When examining the cloud computing (hereinafter: “CC”) services available on the market, we realise that there are plenty of differences regarding what are they providing exactly and how do they deliver it; and nevertheless, who the customers are.
However, by stripping off the differences, there are five essential characteristics that meant to identify a cloud service, such as “on-demand self-service, broad network access, recourse pooling, rapid elasticity and measured service”.
“Cloud computing is a model for enabling ubiquitous, convenient, on-demand network access to a shared pool of configurable computing resources (e.g., networks, servers, storage, applications, and services) that can be rapidly provisioned and released with minimal management effort or service provider interaction. This cloud model is composed of five essential characteristics, three service models, and four deployment models.”
CC can be regarded as a kind of a utility service, providing near instant scalable compute and storage resources accessible online on-demand1; or as an infrastructure (deployment/hosting/compute) outsourcing2. Although, there are major conceptual differences between the traditional outsourcing and the CC services. Therefore, the ‘utility service’ perspective brings us closer to the true nature of CC services, especially with respect to the wide variety of consumers.
The main categories of the CC services are defined through the infrastructure and resource types made available for the customers: (i) Infrastructure-as-a-Service (IaaS); (ii) Platform-as-a-Service (PaaS); and (iii) Software-as-a-Service (SaaS)3. Though, there are several other subcategories or variations of CC services, like Data(base)-as-a-Service (DaaS)4 or Desktop-as-a-Service (DaaS)5.
The IaaS provides the highest level of influence for the customer over the cloud infrastructure (hardware and software resources)6 and the division of responsibilities in the service level agreement when it comes down to security, business continuity, accessibility, data integrity, interoperability.
The next layer is the PaaS, where the consumer can create and deploy applications onto the cloud infrastructure within the limits established by the provider, i.e. by using development tools, computer languages and other services (APIs)7, supported by the provider on the given infrastructure8.
The final layer, SaaS, is the end-user level, where the control and the influence of the customer over the CC resources are basically limited to some application settings9.
It is important to highlight that the above layers of CC service are provided most of the time in combination as a chain of services: the customer of an IaaS can be the provider of the PaaS and/or the SaaS. This makes the liability regarding the CC service-related matters widely spread and blurred between the end-user and the chain of providers. The scope of responsibility for each participant of the CC service is determined by the contractual terms. In case of SaaS providers standard terms are applicable, which are usually quite restricting and disadvantageous for the customers with plenty of waivers and/or exclusions of liability in favour of the provider, not to mention the technical limitations. The deeper we go in the layers, the more room has the customer in terms of technical features. However, IaaS providers are usually the main source of rigid standard contractual terms which are later reflected in SaaS standard contracts.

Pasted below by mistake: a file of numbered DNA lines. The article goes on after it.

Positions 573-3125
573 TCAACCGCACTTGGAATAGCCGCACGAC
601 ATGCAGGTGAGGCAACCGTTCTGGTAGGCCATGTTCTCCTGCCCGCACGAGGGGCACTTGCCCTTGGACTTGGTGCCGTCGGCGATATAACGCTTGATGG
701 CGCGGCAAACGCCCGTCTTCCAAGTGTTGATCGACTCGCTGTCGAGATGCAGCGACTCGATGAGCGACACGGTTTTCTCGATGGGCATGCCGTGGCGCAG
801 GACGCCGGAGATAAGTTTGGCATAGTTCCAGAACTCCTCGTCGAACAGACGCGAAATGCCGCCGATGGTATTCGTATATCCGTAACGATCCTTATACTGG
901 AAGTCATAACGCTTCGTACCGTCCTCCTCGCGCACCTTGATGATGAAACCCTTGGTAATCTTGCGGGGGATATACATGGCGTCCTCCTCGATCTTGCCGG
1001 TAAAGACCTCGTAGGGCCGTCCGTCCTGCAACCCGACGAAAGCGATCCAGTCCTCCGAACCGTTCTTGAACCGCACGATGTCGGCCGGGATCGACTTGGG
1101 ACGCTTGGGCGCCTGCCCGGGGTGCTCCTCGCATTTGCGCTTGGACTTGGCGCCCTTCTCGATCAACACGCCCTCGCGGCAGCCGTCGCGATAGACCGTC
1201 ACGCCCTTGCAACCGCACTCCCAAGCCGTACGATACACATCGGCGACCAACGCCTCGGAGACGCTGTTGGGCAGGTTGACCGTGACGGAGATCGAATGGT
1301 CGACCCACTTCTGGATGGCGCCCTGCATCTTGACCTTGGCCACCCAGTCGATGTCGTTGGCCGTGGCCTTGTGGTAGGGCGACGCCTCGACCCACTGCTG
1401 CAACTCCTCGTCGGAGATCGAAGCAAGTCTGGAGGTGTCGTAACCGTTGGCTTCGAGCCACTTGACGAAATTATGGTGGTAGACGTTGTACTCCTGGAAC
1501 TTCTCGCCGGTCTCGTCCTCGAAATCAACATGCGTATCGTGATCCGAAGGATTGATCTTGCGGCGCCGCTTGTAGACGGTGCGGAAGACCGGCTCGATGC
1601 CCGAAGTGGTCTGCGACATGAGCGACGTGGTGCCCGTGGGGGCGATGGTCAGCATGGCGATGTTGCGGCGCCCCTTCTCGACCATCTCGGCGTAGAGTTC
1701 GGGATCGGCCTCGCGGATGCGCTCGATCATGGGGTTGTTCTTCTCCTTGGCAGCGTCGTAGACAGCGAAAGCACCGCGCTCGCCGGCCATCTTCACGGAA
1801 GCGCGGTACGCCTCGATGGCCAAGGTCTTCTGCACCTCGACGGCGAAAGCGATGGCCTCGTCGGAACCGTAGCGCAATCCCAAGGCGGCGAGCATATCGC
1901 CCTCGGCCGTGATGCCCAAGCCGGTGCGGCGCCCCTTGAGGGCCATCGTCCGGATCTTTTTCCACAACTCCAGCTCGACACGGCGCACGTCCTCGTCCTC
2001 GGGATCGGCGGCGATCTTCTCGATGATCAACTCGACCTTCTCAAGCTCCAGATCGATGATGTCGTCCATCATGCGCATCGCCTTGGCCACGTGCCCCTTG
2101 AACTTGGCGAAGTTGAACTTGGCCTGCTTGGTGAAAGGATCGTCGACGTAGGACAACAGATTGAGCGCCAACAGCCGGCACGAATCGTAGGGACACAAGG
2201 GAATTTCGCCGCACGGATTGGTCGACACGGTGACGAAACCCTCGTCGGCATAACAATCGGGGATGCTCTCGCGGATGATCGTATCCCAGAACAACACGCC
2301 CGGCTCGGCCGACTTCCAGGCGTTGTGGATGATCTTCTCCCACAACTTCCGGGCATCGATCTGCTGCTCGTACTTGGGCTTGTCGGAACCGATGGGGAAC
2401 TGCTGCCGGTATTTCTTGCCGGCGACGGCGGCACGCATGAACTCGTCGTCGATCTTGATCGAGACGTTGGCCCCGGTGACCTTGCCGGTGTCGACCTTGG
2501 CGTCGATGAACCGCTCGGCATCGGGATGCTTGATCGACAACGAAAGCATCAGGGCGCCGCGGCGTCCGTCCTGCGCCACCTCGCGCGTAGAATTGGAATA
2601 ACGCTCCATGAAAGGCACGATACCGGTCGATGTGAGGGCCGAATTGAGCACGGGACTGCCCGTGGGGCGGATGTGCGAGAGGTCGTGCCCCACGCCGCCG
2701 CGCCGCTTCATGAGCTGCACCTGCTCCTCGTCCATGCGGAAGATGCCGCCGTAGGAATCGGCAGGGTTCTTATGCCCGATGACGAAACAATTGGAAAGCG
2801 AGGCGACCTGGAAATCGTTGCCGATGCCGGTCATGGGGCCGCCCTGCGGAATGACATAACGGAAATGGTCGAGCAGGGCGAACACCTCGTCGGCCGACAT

Typically, the private cloud users (such as single businesses, organisations comprising of multiple consumers) as exclusive customers can have substantial influence on the terms of a service level agreement. Although, there are 3 other deployment models that differ with respect to the scope of end-users and may be supplied under customised contractual terms depending on the purpose of use: (i) community-; (ii) public-; and (iii) hybrid clouds. Since the end-users of a certain cloud deployment share the same concerns, the CC service can be customised to meet the special needs of the customer in a cost-effective manner.
Due to diverse nature of CC services it is very challenging to give a standard definition and description to cloud computing services, and even more complicated to regulate it on statutory level. This is why its provision is defined by the service agreements concluded between the provider and the customer, thus it is crucial to read those terms.
1 Cloud Computing Law- Edited by Christopher Millard, Chapter 1. W Kuan Hon and Christopher Millard
2 O. Rana -The cost of cloud migration (2014) IEEE CC Vol. 1. p. 62-65.
3 NIST definition of CC
6 Go Daddy dedicated virtual machines
7 WordPress.com as a blog provider platform
8 Google App Engine
9 Microsoft Office 365